USNWR’s use of this one criterion explains BASIS’s prominence on its list.  BASIS requires its students to take AP exams – students’ test results factor into their grades for those AP courses.  The average BASIS student takes 11.9 exams, with an average score of 3.8.  BASIS notes that “many BASIS Curriculum School graduates choose to take as many as 20 AP Exams.”

How did USNWR obtain the AP participation and performance data to report those scores?  From the College Board, of course, after obtaining permission from every state other than South Dakota – did you really think that your scores were private?  See

For years, BASIS schools had a lock on the rankings simply by virtue of its policy and the hard-working and talented students who stuck to a grueling regimen to graduate.   It takes a certain type of bright student to achieve under these circumstances, and high schools that can turn out those students are certainly some of the best of breed.  (Again, whether the BASIS model is the best method for educating students is outside the scope of this article.)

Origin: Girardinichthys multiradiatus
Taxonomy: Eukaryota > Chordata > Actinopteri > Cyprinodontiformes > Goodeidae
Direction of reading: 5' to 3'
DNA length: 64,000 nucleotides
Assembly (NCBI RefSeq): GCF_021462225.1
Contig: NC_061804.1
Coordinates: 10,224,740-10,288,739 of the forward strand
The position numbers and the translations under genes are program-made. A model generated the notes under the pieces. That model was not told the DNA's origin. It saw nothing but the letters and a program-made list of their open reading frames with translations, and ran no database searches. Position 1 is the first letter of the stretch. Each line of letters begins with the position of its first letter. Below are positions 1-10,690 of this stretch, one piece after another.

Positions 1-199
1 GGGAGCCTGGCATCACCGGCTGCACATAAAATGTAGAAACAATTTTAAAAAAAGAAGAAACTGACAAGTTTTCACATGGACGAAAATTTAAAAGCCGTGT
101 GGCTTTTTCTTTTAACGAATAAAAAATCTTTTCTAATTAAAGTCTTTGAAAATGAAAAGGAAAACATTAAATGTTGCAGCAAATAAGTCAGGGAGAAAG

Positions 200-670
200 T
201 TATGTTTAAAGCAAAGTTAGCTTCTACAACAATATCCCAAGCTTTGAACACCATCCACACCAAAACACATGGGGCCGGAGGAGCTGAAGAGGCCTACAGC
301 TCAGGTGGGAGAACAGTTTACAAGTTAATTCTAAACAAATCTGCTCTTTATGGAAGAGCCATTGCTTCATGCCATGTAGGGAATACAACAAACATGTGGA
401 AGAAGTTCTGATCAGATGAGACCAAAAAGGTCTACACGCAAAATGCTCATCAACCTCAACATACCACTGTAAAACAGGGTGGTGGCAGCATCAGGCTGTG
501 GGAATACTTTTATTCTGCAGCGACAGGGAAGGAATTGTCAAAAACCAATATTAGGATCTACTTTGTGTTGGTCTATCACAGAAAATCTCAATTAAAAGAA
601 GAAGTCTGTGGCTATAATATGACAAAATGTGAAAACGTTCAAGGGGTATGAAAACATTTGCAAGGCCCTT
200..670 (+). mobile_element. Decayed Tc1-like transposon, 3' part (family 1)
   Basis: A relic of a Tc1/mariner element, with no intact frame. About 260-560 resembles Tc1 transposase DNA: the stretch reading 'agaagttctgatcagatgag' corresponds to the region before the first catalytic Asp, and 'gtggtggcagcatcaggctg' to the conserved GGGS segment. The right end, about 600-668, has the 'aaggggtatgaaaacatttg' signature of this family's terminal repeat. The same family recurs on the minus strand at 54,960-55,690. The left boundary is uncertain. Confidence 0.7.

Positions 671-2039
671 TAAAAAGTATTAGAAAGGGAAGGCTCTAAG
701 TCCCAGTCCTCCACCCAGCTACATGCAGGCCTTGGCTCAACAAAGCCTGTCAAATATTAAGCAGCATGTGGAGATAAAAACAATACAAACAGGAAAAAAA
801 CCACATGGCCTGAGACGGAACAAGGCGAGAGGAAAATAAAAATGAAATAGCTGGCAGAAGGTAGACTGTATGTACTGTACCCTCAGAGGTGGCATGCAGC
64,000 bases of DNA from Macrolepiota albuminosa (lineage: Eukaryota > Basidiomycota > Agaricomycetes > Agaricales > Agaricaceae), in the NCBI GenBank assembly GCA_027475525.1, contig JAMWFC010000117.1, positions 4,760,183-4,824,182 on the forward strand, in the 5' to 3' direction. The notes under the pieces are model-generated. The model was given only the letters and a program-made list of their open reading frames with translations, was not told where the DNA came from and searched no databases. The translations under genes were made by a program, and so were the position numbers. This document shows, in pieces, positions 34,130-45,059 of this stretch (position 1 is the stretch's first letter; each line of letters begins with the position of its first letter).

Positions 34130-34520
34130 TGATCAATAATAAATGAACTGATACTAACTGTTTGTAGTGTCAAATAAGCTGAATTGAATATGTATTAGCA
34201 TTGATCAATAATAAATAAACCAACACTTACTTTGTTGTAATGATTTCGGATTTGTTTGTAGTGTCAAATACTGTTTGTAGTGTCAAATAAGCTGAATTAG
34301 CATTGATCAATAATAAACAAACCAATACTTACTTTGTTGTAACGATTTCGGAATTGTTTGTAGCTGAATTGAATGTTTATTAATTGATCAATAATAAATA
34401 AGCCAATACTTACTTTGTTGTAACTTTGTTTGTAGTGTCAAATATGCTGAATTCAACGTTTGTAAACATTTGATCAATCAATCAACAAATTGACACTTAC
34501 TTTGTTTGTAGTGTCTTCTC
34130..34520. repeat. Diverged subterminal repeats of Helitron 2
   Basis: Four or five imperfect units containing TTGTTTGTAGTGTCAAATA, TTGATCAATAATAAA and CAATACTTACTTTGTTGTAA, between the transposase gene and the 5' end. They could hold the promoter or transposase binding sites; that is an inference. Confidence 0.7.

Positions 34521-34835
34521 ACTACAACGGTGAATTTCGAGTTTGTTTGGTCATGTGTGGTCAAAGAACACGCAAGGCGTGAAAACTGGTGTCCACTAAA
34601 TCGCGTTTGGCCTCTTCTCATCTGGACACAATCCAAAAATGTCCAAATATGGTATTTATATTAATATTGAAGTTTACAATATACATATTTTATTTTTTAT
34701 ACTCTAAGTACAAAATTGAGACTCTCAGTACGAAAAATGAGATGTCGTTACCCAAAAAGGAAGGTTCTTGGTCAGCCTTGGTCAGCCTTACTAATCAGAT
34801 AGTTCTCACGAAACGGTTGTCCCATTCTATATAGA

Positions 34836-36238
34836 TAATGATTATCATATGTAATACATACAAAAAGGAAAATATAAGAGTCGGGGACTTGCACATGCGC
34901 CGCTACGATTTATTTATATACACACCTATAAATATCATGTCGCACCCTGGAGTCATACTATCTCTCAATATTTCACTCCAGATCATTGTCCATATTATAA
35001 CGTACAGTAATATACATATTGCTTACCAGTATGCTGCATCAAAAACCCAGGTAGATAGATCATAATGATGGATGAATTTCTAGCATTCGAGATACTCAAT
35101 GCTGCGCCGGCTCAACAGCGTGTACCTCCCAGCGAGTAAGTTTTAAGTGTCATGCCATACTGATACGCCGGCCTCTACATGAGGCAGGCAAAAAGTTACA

The USNWR criterion was intelligible and – in its way – useful to colleges looking for the hardest-working, highest achieving, students in the country. 

However, BASIS schools are quite small.  At the high school level, they do not provide the same opportunities as much larger high schools for extracurricular activities, such as science and math competitions, varsity sports, or other activities which require teams of students supported by advisers.  Students who are interested in the performing arts will find better opportunities elsewhere because BASIS schools do not have the critical mass of students necessary to support orchestras, theater productions, and the like.  BASIS misses out on plenty of outstanding students as a result.  They also lose a substantial number of their students to attrition.

Rating BASIS high schools the best in the country provided an incomplete picture of what makes a high school outstanding, and its graduates competitive for college admissions.  Nonetheless, colleges could understand what the rankings meant, and give them whatever weight they chose.